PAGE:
Melanie Spallek, Michele Haynes, Janeen Baxter, and Nicole Kapelle.
Government administrative data is increasingly accessible to social researchers providing new opportunities to examine social behaviour, life course pathways, and evaluations of social policies and programs. This paper outlines results from a collaboration with the Australian Government Department of Human Services (DHS) where administrative data was used to address a substantive research and policy question concerning the association between income support and relationship breakdown. Overall, we explored a process by which a team of university-based researchers could effectively partner with an Australian Government agency to securely generate research evidence from administrative data that records income support payment information for the entire population. We applied innovative statistical methods to investigate the research question and found that unpartnered individuals, following initial receipt of income support payments in a partnered relationship, are significantly less likely to exit payment receipt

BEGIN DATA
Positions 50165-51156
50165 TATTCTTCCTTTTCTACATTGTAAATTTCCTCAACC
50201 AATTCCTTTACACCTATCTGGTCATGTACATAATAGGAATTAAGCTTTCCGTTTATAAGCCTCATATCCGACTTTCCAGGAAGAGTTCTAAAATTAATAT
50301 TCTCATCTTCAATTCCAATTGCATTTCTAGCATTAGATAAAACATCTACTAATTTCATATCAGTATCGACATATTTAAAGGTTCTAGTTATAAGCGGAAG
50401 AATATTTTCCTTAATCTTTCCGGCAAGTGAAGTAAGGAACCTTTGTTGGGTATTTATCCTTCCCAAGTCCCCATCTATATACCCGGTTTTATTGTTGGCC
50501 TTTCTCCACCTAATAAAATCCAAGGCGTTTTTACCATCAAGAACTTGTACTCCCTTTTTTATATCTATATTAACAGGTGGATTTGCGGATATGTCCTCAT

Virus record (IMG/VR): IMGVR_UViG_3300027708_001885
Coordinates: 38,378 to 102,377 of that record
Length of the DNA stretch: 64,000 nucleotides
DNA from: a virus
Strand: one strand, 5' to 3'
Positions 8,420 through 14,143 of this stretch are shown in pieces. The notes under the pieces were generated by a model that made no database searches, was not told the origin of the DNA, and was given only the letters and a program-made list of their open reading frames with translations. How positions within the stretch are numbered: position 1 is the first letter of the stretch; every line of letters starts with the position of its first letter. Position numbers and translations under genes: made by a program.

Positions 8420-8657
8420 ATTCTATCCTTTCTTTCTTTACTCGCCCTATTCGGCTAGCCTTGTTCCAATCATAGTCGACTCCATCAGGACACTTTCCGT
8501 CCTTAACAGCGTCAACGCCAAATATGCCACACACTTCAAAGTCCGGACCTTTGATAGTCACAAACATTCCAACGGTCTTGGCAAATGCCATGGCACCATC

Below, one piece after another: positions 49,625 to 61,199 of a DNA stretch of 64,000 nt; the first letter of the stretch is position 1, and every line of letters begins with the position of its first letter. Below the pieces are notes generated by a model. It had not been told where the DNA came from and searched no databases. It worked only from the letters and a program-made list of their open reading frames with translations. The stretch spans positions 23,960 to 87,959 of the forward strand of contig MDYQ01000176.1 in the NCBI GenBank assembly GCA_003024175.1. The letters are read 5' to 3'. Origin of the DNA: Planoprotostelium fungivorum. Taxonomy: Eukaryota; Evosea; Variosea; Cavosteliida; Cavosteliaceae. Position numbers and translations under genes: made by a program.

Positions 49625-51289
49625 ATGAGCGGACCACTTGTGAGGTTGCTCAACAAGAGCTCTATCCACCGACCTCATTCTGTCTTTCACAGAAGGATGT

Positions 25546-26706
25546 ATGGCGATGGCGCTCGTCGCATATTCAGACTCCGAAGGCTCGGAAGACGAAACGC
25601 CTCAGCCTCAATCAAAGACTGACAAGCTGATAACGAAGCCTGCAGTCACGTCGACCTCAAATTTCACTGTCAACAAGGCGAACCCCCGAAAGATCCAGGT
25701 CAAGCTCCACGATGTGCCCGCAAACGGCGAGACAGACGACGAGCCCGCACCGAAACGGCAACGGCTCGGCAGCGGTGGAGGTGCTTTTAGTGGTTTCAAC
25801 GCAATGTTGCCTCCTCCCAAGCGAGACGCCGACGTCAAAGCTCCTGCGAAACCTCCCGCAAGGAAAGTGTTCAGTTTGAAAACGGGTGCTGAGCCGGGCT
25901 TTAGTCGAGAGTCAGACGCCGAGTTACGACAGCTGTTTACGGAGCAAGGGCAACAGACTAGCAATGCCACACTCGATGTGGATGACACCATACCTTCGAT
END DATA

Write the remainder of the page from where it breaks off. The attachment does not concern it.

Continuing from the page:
Our research highlights some of the strengths and limitations of administrative data compared to survey data and the importance of close collaboration with data custodians when analysing administrative data. Current directions and trends toward more open data access in Australia, as well as many other countries, suggest that new opportunities for realising the value of administrative data for research, as well as policy design and evaluation will become increasingly available. This is unlikely to negate the importance of continuing to collect rich longitudinal data from national survey samples, such as that provided by HILDA, but it does open new possibilities for important new research and policy insights into hard-to-reach minority groups, who are often under-represented in sample surveys. For researchers concerned with understanding pathways into and out of disadvantage for such groups, as is the case for those involved in the Life Course Centre, access to administrative data is thus imperative and an exciting new development in social science infrastructure.
July 19, 2018